This is the final part of three in attempting to explain how to make the ATtiny13 flash a LED.
In previous posts we’ve looked at creating a simple LED flasher circuit for the ATtiny, a first-pass program for the ATtiny using delays, and a second-pass implementation exploiting timer overflows resulting in a simpler program. In this article I will explore the power saving modes on the ATtiny13 as an example of how to minimize the power consumption of your circuit. If your ATTtiny13-, ATtiny80-, or even ATmega-based circuit relies on battery power you will be able to significantly improve the battery life by using the chips’ power saving modes.
This is the second part of three in attempting to explain how to make the ATtiny13 flash a LED.
Post-Pre-script: If you find this post useful, happen to try out the code, or have any other views or criticisms, please leave a comment. I’d love to hear what you think.
So last time around, we made a LED flash. Of course there are other, more elegant ways to do it. In this post I’ll explore interrupts, and specifically the timer overflow interrupt. For this I’ll use the same circuit setup from the first article. If you’re reading this one independently, here’s a circuit diagram:
This is the first part of three in attempting to explain how to make the ATtiny13 flash a LED.
If you’re used to the user-friendliness of Arduino, getting started with bare bones AVRs can be hard work. I’d like to try to go slowly through the early steps and point out some of the information sources I used.
First, start at the end: here’s the final circuit. It has an ATtiny13, an LED and current-limiting resistor, a few wires, the programmer interface, and that’s about it. All it does is flash the LED on and off (very much like the classic 555 timer astable multivibrator but with the advantage of no passive components required). That’s it. Not much to it.
Ok, that’s the end result. Next: how to get there:
Prerequisites (hardware and software)
Build the circuit
Upload to microprocessor
I was messing around with some Christmas toys and threw together a Conway’s Game Of Life implementation together on my Arduino. I just love how quick it is to get things up and running on this platform. It took me longer to solder a platform for the LED matrix to raise it up off the breadboard so the wires would all fit than the whole rest of the project.
Here’s a video of Arduino Game Of Life running.
Anyway, more pictures and full source code are below. The code has a couple of conditionally compiled options, one for storing rand seeds to EEPROM. With the randomization turned on, every so often I’d see a “game” that progressed really nicely. I wanted to be able to go back and watch the same game again.
To spread some knowledge I found really helpful, this thread contains the answer to the question. The iPhoto app will let you delete all downloaded images, but I wanted to delete a select range (some big videos in particular). The short version: quit iPhoto, launch Image Capture, click Download Some…, select photos to delete, and delete from the edit menu. Done. Thanks FloBro!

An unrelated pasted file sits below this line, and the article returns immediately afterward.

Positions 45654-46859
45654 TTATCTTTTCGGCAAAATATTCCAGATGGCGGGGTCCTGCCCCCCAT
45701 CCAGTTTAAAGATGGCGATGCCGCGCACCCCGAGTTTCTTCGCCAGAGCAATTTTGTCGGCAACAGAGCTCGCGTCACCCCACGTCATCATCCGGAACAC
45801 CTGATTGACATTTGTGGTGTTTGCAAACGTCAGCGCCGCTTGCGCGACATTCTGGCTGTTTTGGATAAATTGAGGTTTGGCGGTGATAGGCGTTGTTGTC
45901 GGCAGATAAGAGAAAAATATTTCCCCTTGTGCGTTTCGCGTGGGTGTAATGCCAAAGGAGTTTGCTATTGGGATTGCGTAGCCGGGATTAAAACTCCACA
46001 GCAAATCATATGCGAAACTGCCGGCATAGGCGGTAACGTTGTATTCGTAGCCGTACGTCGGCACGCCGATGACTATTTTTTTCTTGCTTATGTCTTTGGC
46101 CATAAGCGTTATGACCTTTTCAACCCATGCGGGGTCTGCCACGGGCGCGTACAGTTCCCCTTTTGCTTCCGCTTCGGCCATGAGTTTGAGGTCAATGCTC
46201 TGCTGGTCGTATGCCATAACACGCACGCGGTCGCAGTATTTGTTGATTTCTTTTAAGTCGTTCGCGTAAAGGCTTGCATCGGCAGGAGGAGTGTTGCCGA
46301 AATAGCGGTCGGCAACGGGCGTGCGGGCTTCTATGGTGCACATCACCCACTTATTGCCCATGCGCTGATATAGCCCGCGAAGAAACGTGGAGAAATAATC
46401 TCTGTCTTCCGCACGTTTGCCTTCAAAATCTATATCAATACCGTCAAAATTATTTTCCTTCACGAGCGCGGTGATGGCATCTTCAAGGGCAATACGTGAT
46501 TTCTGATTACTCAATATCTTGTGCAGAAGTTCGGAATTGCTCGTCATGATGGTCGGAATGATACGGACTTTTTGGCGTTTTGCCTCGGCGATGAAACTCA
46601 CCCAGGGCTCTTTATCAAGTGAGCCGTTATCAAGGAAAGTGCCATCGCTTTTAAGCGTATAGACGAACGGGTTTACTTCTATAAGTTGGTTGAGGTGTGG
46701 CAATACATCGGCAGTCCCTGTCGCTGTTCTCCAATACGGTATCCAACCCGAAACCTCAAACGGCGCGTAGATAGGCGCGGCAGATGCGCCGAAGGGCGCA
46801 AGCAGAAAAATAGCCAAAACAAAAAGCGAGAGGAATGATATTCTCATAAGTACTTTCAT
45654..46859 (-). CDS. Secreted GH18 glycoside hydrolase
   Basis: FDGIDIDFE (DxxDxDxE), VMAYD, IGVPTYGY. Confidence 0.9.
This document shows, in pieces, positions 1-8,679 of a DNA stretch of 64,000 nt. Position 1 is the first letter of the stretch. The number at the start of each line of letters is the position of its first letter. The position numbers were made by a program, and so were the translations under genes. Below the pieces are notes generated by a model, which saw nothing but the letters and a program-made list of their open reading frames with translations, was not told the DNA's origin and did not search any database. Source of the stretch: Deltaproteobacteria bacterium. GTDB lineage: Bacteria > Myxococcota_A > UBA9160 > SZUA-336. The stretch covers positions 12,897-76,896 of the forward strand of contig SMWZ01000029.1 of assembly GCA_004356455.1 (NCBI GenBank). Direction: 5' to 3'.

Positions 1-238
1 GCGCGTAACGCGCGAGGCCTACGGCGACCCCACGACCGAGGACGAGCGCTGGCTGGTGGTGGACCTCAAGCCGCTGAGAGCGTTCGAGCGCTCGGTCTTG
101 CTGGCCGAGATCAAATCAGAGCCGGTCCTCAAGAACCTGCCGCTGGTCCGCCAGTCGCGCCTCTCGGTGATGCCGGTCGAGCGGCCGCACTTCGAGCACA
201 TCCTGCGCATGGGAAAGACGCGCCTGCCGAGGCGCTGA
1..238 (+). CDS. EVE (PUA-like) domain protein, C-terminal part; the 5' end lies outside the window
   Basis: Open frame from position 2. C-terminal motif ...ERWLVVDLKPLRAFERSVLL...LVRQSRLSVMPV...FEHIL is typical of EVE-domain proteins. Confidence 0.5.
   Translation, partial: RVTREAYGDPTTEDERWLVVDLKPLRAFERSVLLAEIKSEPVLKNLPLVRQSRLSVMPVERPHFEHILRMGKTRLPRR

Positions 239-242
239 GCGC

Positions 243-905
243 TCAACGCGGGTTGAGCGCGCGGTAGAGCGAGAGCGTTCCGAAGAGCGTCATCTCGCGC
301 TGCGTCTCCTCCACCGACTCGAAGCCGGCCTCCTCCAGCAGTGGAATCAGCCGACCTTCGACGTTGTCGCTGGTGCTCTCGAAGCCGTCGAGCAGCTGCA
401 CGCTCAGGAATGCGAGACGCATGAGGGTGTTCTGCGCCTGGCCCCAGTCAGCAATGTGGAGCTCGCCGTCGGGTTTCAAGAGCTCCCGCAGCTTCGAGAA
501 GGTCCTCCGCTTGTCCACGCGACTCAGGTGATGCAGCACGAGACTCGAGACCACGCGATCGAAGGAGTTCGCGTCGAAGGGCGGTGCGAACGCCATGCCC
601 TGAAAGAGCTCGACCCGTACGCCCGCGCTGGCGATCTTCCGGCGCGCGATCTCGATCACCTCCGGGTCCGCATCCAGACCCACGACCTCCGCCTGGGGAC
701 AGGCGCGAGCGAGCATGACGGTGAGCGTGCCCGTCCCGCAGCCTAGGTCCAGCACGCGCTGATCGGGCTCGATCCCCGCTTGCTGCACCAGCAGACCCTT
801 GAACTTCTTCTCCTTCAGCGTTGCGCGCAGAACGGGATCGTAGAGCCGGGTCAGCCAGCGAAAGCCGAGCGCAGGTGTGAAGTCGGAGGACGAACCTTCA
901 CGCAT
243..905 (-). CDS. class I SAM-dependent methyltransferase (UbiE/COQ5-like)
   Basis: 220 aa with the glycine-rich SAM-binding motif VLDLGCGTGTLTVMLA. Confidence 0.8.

… or how I got all the toys to play nice together …
If you’re working in PHP and are
echoing out your variables to see what’s going on, please stop that right now. Graphical Debuggers are here (in fact, they’ve been here for some decades) and now they work really nicely with free IDE tools. Here I’ll outline how to get graphical PHP debugging with NetBeans working. The overview is: (1) install PHP 5.3, (2) install Xdebug, (3) install NetBeans, (4) configure publishing path, (5) test Xdebug.
There’s a lot more to go through. Click through to see all the steps…
I’ve always been a little jealous of RSpec. Those Ruby kids and their natural language BDD testing and plain text stories… It always just seems more awkward any other way. Cucumber looks pretty cool but getting it to play nicely with PHP is a little over my KISS threshold today.
I wanted to learn how to get the handful of non-Arduino AVR chips I have working. I wanted to learn the basics of the C API, the development toolchain, and get a sense for what can be done with the little ATtiny microprocessors. Starting with the most limited, teeny tiny little chip (the 1k ATtiny13), I made a dice.
I made about a gallon of homemade ginger beer. It’s not perfect but it’s pretty damn good – if you like it spicy.
I was flicking through the Southwest Air in-flight magazine the other week and they had some cocktail recipes, so I shoved the mag in my backpack and forgot about it until last weekend, when I made a batch. I just tasted the first glass, and it’s hot as hell but pretty good. It’s gingery, lightly carbonated, not too sweet, and tastes a little too much of habanero. I’ll make it again but modify the recipe a little. Here’s what I’ll do next time: